|Directed by:||Craig Johnson|
|Written by:||Mark Heyman, Craig Johnson|
|Starring:||Kristen Wiig, Bill Hader, Luke Wilson, Ty Burrell, Boyd Holbrook, Joanna Gleason|
|Released:||September 25, 2014|
Released this week, Josh Lawson’s The Little Death covers a subject matter that we don’t see often on the big screen – sex and fetishes. Perhaps it’s because we don’t like to talk about such stuff publicly. Perhaps it’s because film financiers don’t want to take a chance on edgier material (they’d prefer to stick to safe, PG stuff).
It’s a nice coincidence that we have another release this week in Australia that also covers “taboo” topics that we don’t see much of in mainstream cinemas. The Skeleton Twins is an equally dark comedy that explores suicide, depression, and child abuse. It’s the second feature of writer-director Craig Johnson and it took home a screenwriting award at the 2014 Sundance Film Festival back in January.
The story centres on two middle aged twins, Milo (Hader) and Maggie (Wiig), who have drifted apart and haven’t seen each other in close to a decade. They are brought together after Milo unsuccessfully attempts to commit suicide. We’re not quite sure why. His suicide note simply read “to whom it may concern, see ya later” followed by a smiley face.
Maggie suggests to Milo that he come and spend some time with her in New York so he can clear his head and get things back on track. It’s a gesture that serves more than one purpose. We learn that Maggie has been battling her own demons. She tells everyone that things are great but she too is struggling to find her place in the world. Suicide is at the forefront of her mind.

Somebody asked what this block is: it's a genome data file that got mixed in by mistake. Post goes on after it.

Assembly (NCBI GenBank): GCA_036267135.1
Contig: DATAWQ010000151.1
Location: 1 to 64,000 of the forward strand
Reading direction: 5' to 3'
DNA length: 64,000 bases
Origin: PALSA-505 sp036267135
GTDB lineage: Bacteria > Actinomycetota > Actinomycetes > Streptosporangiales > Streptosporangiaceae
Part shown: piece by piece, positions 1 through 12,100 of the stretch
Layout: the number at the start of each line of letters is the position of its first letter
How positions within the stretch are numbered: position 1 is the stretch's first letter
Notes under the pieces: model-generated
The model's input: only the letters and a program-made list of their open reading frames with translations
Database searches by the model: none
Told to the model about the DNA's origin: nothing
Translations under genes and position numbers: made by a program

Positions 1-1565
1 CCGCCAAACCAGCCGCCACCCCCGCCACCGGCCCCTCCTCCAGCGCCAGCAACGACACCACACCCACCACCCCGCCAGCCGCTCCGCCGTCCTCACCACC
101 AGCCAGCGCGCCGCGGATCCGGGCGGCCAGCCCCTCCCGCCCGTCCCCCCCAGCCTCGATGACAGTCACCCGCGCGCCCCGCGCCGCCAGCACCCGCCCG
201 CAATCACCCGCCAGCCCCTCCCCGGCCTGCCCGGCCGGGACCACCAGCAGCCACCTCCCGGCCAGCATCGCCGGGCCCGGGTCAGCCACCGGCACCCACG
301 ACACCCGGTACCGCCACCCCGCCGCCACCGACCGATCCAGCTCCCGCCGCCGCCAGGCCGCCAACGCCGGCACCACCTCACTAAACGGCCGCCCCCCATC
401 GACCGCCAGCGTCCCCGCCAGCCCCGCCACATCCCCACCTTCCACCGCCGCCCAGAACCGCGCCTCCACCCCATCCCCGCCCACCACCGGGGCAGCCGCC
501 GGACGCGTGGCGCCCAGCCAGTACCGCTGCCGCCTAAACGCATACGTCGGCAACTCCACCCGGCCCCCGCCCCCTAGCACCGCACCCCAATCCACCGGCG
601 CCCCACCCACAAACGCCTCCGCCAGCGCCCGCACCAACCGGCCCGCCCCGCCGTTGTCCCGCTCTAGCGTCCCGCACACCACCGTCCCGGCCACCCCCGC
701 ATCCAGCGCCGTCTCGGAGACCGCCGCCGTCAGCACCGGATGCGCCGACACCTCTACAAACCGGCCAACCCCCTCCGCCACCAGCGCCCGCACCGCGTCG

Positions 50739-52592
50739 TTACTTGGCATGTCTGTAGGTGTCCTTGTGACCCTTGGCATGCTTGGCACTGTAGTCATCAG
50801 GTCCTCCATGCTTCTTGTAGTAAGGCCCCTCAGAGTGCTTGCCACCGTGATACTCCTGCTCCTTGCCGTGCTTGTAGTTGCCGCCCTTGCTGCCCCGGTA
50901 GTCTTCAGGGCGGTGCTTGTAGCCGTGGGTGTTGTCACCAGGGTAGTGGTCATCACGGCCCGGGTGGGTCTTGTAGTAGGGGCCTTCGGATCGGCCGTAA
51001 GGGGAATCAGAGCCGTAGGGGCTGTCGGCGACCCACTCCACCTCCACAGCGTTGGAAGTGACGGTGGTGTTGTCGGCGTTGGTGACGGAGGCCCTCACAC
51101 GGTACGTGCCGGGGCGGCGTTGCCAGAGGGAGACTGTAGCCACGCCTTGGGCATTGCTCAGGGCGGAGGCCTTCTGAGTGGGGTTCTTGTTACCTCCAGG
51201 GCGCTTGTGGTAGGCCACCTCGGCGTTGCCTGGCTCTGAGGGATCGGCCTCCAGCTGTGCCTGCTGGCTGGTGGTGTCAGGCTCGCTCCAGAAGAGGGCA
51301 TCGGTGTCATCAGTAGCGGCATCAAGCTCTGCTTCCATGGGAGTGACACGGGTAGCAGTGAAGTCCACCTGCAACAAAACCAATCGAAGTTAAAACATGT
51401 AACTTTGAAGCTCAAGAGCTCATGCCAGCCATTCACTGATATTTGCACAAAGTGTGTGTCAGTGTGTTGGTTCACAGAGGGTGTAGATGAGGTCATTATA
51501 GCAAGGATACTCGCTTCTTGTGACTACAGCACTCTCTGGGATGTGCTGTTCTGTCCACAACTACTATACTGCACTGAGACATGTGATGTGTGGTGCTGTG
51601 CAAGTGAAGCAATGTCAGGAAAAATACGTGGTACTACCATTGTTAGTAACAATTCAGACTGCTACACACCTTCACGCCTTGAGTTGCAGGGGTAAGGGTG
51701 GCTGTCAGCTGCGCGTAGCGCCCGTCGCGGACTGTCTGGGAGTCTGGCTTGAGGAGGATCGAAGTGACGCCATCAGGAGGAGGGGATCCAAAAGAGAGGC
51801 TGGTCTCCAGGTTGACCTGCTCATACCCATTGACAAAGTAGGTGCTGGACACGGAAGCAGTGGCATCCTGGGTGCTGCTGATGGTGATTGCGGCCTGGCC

Most of the film is spent watching these two characters interact with a few supporting players thrown in. Luke Wilson (Legally Blonde) plays Maggie’s nice-guy husband, Boyd Holbrook (Milk) plays her seductive young scuba instructor, and Ty Burrell (Modern Family) plays one of Milo’s former lovers. Joanna Gleason (Last Vegas) also makes a great cameo as their quirky mother.
They combine to create what is a heavy comedy. There were plenty of awkward moments during the preview screening I attended where some audience members laughed loudly while others maintained a deadpan expression. It’s a change of pace for these two Saturday Night Live stars who we’re used to seeing in much “lighter” films (Hader – Superbad, Hot Rod, Tropic Thunder, Wiig – Walk Hard, Bridesmaids, Despicable Me).
It’s a moral that’s covered repeatedly in films – The Skeleton Twins is trying to highlight the value of human interaction. Maggie and Milo haven’t been in touch for ten years but it doesn’t take long for the connection to reform and the memories to come flooding back. Through the power of conversation (and a bit of singing), they can help each other without actually realising it.
I wasn’t a fan of the finale. It felt too conventional given much the unorthodox material that preceded it (without giving too much away). Aside, this a strong feature that successfully blends comedy and drama while also exploring a very tough subject.